Written by Gabriella Andrean
This Tuesday, Georgetown Law’s Center on Poverty and Inequality released a statement on a groundbreaking study which finds that black girls, particularly ages 5-14, tend to be looked at as “less innocent” in comparison to their white peers.
The term “adultification” serves the meaning of viewing children as mature solely based on social stereotypes. Because black women are usually associated with being loud, overly-assertive, and threatening, they are then seen as less capable of receiving affection and support. Back in 2010, a study by Texas A&M researchers found that teachers tend to punish black girls more harshly for the same wrongdoing because they “seem to defy these traditional standards of femininity which suggest that girls should be quiet, reserved and submissive.”
“All black girls are entitled to and deserve equal treatment, including equal access to the protections that are appropriate for children.”Rebecca Epstein, Executive Director, Center on Poverty and Inequality at Georgetown University Law Center
While there have been various studies surrounding the idea of racial bias and punishment within the black youth, Georgetown is the first to focus primarily on black girls. Their study included 325 adults (74% being white) that went through various exercises to understand discrete perceptions. The study concluded that black girls are looked at as less innocent at a much earlier age than boys are, starting at age 5 for girls. We have seen many studies revolving around black boys in previous years, but the conversation of black girls hasn’t been the topic of conversation.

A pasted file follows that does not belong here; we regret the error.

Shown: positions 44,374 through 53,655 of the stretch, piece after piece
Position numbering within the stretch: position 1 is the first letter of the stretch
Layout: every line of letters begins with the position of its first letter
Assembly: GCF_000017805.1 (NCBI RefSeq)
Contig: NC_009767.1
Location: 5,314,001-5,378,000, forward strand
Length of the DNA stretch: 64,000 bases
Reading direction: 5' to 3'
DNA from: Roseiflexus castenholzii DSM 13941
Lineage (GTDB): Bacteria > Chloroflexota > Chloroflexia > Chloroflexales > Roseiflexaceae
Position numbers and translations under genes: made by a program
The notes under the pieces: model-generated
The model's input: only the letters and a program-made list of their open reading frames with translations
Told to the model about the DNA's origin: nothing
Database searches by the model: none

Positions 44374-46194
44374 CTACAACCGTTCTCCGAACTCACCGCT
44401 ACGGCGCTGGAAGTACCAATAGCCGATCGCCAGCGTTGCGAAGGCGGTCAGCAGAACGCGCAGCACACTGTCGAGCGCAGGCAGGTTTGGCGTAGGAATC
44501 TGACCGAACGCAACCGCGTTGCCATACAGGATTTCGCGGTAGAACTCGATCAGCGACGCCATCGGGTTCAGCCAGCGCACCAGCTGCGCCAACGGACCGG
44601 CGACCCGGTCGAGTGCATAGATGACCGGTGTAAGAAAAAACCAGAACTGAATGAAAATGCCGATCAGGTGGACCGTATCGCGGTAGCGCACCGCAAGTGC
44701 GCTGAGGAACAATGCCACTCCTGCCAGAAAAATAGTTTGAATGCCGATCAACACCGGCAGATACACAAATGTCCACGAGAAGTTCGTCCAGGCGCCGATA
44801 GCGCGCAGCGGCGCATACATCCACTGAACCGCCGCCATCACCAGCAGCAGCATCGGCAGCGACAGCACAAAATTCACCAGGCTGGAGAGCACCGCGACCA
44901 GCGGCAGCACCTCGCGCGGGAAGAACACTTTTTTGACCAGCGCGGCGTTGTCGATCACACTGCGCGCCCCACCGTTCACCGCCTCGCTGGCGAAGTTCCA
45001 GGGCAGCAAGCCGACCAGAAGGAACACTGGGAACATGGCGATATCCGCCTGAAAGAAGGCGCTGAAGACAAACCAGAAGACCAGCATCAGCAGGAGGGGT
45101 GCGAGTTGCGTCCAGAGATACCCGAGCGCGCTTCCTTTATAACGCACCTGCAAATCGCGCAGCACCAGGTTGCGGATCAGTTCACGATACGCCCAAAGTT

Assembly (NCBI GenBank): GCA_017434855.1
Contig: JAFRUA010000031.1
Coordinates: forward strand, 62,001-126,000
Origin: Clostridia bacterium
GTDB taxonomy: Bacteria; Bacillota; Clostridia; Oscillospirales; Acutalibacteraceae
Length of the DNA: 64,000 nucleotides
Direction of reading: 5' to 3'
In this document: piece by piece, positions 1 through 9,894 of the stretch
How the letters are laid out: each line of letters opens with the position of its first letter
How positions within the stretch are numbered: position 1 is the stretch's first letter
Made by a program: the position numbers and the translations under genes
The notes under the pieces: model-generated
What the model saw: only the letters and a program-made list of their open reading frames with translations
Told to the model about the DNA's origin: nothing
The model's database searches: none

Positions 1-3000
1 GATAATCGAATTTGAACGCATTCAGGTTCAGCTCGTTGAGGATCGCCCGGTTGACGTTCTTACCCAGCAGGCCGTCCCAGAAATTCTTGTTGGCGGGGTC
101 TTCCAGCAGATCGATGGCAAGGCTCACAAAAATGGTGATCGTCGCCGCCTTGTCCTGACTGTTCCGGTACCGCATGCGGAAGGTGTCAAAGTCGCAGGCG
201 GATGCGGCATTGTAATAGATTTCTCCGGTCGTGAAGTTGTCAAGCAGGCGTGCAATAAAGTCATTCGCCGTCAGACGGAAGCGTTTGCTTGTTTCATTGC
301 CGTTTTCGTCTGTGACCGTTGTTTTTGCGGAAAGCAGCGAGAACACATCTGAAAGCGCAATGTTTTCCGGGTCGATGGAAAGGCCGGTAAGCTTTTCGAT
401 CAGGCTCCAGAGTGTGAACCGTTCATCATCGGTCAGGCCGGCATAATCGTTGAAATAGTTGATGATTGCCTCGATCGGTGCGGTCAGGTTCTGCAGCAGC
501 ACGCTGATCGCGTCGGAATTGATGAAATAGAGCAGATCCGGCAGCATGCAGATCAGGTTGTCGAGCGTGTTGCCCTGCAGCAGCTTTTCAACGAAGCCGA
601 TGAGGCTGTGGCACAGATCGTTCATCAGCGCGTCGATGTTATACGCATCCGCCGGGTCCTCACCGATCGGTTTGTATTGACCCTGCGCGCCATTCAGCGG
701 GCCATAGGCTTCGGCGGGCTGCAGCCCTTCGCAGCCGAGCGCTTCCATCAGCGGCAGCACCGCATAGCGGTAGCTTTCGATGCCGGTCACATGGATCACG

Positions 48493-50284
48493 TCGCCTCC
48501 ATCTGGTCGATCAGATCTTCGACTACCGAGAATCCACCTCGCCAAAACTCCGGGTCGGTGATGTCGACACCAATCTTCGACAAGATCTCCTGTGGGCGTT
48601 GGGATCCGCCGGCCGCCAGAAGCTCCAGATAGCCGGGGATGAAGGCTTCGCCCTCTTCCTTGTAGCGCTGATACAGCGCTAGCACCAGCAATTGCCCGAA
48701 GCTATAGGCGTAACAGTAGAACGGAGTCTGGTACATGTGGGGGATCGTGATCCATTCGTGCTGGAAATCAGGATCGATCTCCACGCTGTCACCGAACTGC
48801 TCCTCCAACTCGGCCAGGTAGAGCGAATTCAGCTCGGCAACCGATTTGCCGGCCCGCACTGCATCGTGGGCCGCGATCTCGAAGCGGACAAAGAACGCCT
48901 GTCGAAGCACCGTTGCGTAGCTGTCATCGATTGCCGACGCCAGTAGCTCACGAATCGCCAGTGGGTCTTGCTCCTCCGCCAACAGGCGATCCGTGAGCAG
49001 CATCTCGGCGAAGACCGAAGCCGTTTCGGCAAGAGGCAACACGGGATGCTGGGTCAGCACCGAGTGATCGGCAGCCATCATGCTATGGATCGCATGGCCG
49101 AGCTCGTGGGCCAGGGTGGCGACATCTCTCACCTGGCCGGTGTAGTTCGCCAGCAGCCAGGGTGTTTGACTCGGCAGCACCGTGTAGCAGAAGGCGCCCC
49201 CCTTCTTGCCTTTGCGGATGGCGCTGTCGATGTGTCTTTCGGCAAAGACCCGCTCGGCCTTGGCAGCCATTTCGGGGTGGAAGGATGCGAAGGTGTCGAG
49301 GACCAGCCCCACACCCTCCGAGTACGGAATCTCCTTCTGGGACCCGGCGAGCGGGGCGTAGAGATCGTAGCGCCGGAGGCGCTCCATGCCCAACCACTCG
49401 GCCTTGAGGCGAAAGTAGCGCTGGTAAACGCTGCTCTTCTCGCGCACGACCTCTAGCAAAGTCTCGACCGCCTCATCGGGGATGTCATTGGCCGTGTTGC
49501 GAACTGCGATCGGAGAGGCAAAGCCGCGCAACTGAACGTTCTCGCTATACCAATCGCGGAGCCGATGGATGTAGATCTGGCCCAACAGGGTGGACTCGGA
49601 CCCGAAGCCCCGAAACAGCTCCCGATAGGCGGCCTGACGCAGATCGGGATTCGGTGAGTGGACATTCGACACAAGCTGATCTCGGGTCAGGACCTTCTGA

Georgetown’s study is now looked at as an eye-opener for those ignorant about racial bias both within the educational systems and even within the criminal-justice systems. This a step in the journey of erasing racial bias for all minorities, especially for our young black girls.